Disability under-representation in museums is an issue that continues to evade real progress. It’s only by examining ableism that we can challenge this status quo.
The term anti-ableism is perhaps not universally understood. Ableism is about prejudice, inequity, stigma, injustice and bias (unconscious or not).
A new campaign led by the Museums Association (MA) aims to support museums and their funders to work in an anti-ableist way. It will focus on ethical practice; communities and audience; workforce and governance; and collections engagement and access.
We encourage all museum professionals to find out more about the social model of disability, as this is the foundation stone on which to build an anti-ableist approach.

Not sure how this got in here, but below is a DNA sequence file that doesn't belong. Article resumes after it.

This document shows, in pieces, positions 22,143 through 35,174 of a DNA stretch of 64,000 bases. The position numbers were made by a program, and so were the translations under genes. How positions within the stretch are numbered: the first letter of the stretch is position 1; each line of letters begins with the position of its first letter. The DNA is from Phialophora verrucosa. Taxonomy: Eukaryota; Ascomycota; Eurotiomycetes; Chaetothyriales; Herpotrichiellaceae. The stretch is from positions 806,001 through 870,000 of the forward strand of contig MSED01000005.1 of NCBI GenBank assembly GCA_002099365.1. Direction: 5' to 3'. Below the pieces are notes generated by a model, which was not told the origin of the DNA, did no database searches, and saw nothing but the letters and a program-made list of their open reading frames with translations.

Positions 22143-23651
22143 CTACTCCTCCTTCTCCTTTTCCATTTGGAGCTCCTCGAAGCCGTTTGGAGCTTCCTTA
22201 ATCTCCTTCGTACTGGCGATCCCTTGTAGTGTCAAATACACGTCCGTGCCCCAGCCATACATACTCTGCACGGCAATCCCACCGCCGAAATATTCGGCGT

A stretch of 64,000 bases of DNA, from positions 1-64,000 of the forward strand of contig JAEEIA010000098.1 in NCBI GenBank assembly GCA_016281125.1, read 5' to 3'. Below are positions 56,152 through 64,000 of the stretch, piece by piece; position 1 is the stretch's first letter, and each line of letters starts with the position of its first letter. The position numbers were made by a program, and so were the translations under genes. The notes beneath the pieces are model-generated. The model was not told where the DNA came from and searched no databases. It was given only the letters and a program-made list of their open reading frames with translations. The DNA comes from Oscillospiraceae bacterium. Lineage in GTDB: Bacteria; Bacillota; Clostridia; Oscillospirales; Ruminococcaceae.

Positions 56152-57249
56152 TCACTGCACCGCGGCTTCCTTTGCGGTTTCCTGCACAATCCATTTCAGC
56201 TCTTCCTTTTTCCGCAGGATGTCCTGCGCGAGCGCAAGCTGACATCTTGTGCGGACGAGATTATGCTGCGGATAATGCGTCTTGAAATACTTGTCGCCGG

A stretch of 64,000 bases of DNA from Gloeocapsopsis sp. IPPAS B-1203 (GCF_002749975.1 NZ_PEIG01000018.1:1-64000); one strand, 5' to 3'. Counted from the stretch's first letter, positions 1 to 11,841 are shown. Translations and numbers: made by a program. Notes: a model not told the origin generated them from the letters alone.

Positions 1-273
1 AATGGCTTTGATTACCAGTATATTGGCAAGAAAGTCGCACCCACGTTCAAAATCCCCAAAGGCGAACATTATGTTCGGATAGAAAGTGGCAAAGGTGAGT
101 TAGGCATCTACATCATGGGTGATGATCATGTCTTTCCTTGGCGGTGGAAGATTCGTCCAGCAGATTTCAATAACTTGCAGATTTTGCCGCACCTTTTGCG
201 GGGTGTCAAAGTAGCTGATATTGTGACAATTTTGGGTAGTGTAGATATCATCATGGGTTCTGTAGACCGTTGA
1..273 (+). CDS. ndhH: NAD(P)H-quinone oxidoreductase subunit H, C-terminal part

Work with disabled people to change attitudes and environments. And check your bias. Is there an ableist assumption that disability is a minority interest or that it relates to deficit and stigma?
Consider disability narratives and disabled people’s lived experience as a chance to discover insights that will enhance your organisation.
Explore policies such as making recruitment and entry-level jobs more accessible, or supporting disabled people in leadership.
Join the MA in its fight for justice – help us bring about meaningful change.
Esther Fox is head of the Accentuate Programme at Screen South and will speak at the Museums Association Conference (7-9 November, Newcastle-Gateshead)